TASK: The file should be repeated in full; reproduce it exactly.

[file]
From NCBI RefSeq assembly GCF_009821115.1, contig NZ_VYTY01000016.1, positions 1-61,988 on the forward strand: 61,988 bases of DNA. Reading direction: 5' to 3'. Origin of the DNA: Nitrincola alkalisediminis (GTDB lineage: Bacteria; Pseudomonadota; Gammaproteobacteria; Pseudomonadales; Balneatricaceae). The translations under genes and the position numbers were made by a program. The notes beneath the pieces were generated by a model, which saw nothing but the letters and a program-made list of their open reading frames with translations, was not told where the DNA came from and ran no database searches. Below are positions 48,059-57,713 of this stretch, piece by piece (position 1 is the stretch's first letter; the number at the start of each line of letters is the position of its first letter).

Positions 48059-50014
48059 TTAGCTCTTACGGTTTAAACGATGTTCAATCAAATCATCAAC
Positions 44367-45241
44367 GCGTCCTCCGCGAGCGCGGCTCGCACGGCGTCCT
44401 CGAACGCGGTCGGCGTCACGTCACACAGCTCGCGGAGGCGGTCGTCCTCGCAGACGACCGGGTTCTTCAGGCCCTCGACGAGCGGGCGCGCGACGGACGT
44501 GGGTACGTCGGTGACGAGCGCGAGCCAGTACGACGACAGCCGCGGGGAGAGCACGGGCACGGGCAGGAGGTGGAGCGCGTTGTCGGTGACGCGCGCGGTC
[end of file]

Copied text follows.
From NCBI RefSeq assembly GCF_009821115.1, contig NZ_VYTY01000016.1, positions 1-61,988 on the forward strand: 61,988 bases of DNA. Reading direction: 5' to 3'. Origin of the DNA: Nitrincola alkalisediminis (GTDB lineage: Bacteria; Pseudomonadota; Gammaproteobacteria; Pseudomonadales; Balneatricaceae). The translations under genes and the position numbers were made by a program. The notes beneath the pieces were generated by a model, which saw nothing but the letters and a program-made list of their open reading frames with translations, was not told where the DNA came from and ran no database searches. Below are positions 48,059-57,713 of this stretch, piece by piece (position 1 is the stretch's first letter; the number at the start of each line of letters is the position of its first letter).

Positions 48059-50014
48059 TTAGCTCTTACGGTTTAAACGATGTTCAATCAAATCATCAAC
Positions 44367-45241
44367 GCGTCCTCCGCGAGCGCGGCTCGCACGGCGTCCT
44401 CGAACGCGGTCGGCGTCACGTCACACAGCTCGCGGAGGCGGTCGTCCTCGCAGACGACCGGGTTCTTCAGGCCCTCGACGAGCGGGCGCGCGACGGACGT
44501 GGGTACGTCGGTGACGAGCGCGAGCCAGTACGACGACAGCCGCGGGGAGAGCACGGGCACGGGCAGGAGGTGGAGCGCGTTGTCGGTGACGCGCGCGGTC